For the uninitiated, the British Kebab Awards probably sound like something attended exclusively by shop owners and those people from YouTube who eat the same food for every meal. While these two categories of people should not be taken for granted, the event is in fact better known in SW1 as a mainstay on the Westminster calendar. 

Usually held in March of each year, this year’s October date not withstanding, the British Kebab Awards is one of the early events on the parliamentary social calendar as London comes out of its winter slumber. Last year saw then Labour leader Jeremy Corbyn, mayor of London Sadiq Khan, vaccines minister Nadhim Zahawi and 100 other MPs and Lords attend the awards. This is nothing to say of the scores of Westminster journalists seen every year taking up the offer of a free meal and an open bar.

Westminster’s most unlikely fixture also features high-profile media figures and politicians judging each of the many categories. The awards’ founder, and successful restaurateur, Ibrahim Dogus said the inclusion of politicians from the very first awards in 2013 was a strategic move and helped give the night a wider platform than otherwise possible.

“It was a very small event in parliament for the first one and we had Nadhim Zahawi judge the awards,” he says.

“We launched the event in parliament to help our industry get recognised and to raise standards. To give people a reason to raise standards in the industry and raise the perception of the kebab industry in the country.”

Getting the political class involved in the event was doubtlessly a savvy decision by Dogus and has ensured free publicity for the event through social media and other channels. MPs love nothing more than to show themselves mingling with different ethnic communities or with business owners, and the awards provides the perfect platform for this.

The parliamentary links the event can help forge may also be particularly useful for the hospitality industry post-Covid.

“The initial thing was to get the business community on board – without getting small businesses backing it the awards would not have worked,” Dogus says. 

“Because there’s a huge appetite among our politicians and media to support small businesses, that’s where we see the strength of support coming from.

“A lot of the people in this industry are refugees. The awards really are a great way of telling the country that these people who came over as political asylum seekers or as immigrants – ‘look at what they’ve achieved’.”

Speaking to Dogus is reminiscent of meeting those kids in school who are involved in every extra curricular activity and proudly display a dozen different badges on their lapel. His list of interest groups, campaigning efforts, business ventures and charity work is overwhelming.

Dogus, a Turkish Kurd, came to the UK as a refugee in the early 90s and began working in the hospitality industry at 14. By the age of 23 he was running his first restaurant on South Bank, while also studying for an MA, chairing a Kurdish interest group and fighting a plethora of political causes.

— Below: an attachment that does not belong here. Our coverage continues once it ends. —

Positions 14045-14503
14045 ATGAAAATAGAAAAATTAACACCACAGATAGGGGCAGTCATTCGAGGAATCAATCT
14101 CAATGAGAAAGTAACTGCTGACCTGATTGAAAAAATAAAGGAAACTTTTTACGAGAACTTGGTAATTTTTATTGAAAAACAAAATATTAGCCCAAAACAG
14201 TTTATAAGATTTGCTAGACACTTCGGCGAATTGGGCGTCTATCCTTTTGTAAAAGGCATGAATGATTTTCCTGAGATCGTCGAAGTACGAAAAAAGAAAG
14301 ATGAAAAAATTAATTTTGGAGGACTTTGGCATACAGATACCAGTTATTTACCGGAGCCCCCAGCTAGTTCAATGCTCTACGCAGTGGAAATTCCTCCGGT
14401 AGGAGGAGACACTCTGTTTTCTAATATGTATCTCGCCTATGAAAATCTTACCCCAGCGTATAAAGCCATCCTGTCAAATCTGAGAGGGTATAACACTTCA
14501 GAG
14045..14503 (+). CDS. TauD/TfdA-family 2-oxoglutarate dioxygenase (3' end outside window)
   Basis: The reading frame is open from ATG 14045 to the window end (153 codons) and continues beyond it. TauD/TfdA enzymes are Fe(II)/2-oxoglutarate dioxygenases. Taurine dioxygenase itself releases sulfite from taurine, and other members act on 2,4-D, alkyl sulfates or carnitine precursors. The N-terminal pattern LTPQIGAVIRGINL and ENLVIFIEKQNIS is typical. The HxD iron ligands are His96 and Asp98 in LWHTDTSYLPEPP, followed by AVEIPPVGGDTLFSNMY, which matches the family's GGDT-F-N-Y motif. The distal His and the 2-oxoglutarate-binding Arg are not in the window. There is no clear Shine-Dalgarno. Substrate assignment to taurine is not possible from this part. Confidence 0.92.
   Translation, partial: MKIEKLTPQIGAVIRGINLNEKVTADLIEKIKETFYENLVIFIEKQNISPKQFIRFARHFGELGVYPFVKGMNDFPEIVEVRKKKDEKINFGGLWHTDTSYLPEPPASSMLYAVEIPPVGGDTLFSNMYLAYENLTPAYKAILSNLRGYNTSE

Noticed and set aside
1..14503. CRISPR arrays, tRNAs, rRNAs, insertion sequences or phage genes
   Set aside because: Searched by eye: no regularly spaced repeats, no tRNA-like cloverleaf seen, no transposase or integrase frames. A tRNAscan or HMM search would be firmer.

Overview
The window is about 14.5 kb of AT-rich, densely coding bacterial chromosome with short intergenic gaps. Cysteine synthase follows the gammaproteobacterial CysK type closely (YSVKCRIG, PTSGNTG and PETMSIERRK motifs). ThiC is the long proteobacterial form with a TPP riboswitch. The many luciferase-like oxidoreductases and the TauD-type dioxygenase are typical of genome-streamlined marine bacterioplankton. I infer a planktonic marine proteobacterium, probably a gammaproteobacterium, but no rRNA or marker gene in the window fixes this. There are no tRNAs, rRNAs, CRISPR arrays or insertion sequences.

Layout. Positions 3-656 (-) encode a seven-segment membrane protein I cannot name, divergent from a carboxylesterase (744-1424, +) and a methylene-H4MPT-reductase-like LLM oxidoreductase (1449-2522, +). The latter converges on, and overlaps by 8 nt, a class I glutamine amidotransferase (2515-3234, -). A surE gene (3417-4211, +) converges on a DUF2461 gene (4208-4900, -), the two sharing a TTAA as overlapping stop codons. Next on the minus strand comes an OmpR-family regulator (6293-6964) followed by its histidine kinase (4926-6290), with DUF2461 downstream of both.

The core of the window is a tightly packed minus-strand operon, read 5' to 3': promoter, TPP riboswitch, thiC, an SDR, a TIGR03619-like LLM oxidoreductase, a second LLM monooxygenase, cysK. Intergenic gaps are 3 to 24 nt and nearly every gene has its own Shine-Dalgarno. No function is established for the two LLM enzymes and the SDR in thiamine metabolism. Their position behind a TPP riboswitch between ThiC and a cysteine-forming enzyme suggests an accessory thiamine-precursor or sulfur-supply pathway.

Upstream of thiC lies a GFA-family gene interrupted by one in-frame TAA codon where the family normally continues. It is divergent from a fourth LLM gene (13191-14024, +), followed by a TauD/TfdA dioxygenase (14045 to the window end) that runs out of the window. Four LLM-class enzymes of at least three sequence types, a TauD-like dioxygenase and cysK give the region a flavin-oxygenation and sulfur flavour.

He described this part of his life as consisting of “non-stop campaigning” and non-stop work.

“I managed to turn the restaurant around in three years by spending seven days a week and very long hours working,” he says. 

He’s fiercely political and speaks about Labour with the knowledge and enthusiasm of a senior party official or MP. He stood in past two General Elections as a Labour candidate, coming painfully close in 2019 when he was selected for the formerly safe seat of West Bromwich East.

Dogus isn’t shy about his political ambitions and is open about the prospect of standing in the next General Election either in West Bromwich East again or elsewhere. His rags to relative riches story would certainly provide the kind of aspirational mindset and private sector expertise that is in short supply in the current parliamentary Labour party.

“I’m quite keen on providing a platform for international solidarity causes, which if elected I would want to do through a series of campaigns,” he says. 

“A lot of people who have chosen the UK to be their home are also in need in a lot of different issues and I want to be able to provide as much as I can in terms of support as well as championing their domestic issues in the UK.”

It would be easy to suggest all Dogus’ efforts in running the Kebab Awards and making it into a Westminster-centric event were solely for the purposes of ingratiating himself with the political elite and securing a seat in parliament. While his ability for self-promotion is beyond doubt, his sentiments about the importance of promoting community and the hospitality sector really do seem genuine. 

He says he would like to see the awards and his campaign work help people from similar backgrounds get into frontline politics. 

“If people from diverse communities can see this and say ‘okay if these MPs are paying attention to our communities maybe we should pay attention to their campaigns’, then maybe some young people may start engaging with different political parties – which I hope it does,” he says.

“I would be delighted to see people working in the food industry are becoming more and more politically active as a result of the work we do.”